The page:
Decommissioning efforts to clean up and demolish four “blower house” superstructures at Berkeley nuclear power station in Gloucestershire are set to begin. Altrad has been given a £30.8 million contract by Magnox to carry out the works.
As part of the contract, Altrad will design, remove asbestos, deplant, demolish, and build in and around the blower houses. Other Celadon alliance businesses will assist Altrad. These businesses will include Veolia KDC Decommissioning Services and NSG Environmental. OBR Construction, Mammoet, and Cavendish Nuclear are the others.
The project is one of the biggest decommissioning initiatives the Berkeley facility has seen in a while. Magnox’s director of program delivery, Ross McAllister, stated: “The decommissioning of the Berkeley nuclear power station was previously scheduled for the 2070s. However, it is wonderful to move it forward by five decades in our effort to carry out our duty better, faster, and even safer.”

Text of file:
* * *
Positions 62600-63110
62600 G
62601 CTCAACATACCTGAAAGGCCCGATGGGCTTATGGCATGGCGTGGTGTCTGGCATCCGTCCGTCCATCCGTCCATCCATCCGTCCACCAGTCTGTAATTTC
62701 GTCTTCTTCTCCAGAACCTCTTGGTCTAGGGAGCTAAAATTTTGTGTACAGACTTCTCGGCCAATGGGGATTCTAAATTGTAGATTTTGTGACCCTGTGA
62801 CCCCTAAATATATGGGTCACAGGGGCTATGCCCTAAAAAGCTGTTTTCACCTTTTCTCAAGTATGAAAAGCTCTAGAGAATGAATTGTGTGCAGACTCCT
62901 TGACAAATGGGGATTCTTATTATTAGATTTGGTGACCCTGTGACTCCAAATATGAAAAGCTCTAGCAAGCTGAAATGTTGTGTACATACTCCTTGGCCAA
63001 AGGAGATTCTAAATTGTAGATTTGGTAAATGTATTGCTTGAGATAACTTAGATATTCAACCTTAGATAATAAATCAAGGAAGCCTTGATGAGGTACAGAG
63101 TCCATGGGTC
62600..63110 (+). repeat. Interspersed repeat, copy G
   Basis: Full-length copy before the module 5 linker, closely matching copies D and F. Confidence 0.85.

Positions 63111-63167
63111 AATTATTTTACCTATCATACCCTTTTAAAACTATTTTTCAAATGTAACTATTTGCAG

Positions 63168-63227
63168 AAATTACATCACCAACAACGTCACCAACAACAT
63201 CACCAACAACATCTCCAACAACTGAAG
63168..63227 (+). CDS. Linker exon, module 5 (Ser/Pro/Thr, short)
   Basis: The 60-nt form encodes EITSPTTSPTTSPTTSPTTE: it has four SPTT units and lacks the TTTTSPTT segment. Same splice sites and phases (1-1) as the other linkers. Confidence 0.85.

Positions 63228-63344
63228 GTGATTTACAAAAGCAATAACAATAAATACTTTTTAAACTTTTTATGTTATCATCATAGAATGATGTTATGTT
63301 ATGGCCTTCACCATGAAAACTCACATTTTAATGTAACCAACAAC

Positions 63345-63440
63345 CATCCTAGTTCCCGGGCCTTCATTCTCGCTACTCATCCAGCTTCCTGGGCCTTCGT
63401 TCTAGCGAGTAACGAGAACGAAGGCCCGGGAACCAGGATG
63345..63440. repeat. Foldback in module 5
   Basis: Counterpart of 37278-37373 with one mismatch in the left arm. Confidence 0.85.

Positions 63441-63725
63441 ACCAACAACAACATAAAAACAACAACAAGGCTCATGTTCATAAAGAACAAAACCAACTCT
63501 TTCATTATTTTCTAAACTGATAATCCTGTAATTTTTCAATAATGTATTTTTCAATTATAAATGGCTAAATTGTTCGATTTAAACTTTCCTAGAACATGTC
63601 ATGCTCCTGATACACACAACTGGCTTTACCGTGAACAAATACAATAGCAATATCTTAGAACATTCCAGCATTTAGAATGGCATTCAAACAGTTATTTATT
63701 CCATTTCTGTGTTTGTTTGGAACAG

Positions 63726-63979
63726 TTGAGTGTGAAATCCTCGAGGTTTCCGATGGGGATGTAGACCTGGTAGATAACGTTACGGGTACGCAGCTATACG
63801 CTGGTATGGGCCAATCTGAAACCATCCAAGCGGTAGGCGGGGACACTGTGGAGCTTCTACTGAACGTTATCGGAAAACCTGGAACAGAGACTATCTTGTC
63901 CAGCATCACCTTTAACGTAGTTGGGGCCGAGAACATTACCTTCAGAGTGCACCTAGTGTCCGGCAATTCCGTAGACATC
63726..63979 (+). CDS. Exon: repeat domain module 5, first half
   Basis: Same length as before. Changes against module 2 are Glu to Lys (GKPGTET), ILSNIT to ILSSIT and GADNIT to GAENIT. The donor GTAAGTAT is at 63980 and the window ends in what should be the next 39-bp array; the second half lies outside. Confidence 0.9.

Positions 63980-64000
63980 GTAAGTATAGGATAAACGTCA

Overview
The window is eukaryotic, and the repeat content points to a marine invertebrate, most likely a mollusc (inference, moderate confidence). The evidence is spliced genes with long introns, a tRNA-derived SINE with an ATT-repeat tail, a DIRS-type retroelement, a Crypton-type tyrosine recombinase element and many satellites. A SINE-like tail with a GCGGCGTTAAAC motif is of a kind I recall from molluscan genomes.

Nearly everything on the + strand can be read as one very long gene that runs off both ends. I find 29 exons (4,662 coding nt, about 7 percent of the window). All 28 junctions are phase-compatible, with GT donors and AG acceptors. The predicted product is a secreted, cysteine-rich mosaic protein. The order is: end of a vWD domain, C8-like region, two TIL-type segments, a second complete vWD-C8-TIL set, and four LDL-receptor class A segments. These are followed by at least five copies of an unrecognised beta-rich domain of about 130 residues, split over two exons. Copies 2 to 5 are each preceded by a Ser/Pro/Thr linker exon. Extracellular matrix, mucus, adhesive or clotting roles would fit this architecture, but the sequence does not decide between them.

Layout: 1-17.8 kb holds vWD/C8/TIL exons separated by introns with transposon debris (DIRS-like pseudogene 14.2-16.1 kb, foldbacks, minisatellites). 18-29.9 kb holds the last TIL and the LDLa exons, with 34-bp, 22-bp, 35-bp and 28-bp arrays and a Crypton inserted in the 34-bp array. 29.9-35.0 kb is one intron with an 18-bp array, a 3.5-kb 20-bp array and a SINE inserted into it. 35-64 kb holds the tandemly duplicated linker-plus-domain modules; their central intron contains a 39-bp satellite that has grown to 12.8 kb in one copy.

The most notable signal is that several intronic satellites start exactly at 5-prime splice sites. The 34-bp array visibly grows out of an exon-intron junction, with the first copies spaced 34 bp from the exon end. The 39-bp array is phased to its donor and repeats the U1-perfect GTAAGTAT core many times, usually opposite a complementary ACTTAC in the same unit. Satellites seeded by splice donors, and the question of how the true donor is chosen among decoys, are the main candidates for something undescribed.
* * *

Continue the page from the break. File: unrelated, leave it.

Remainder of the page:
“The blower houses circulated gas via the reactors. It would then channel heat into 310-tonne boilers to produce steam to turn the turbines and generate electricity. The final one of the 15 enormous metal boilers was shipped to Sweden for cleaning, smelting, and recycling in 2013.
The decommissioning work at Berkeley nuclear power station in Gloucestershire
Before being destroyed, the structures will be completely cleaned of asbestos and any remaining low-level metallic waste before being destroyed. The project will take eight years to complete. Thus, it will be a significant step in the supply chain partners’ sustainable decommissioning of the Berkeley site.
General manager of Altrad for Magnox, Kevin Williamson, stated: “We are delighted to have secured this major decommissioning contract at Berkeley. It encompasses the retrieval and cleaning of the primary circuit ductwork. This is as well as miscellaneous steelwork from the blower houses prior to their demolition. It also includes processing the spring hangers from the lubrication pits, which need to be de-energized and made safe before they can be cleaned.”
The Nuclear Decommissioning Authority’s operational firm, Nuclear Waste Services (NWS), has been given a £13.7 million contract to manage 2,400 tonnes of metallic waste. A waste processing compound will also be established. Thus, the metallic trash can be processed there before leaving the site for treatment.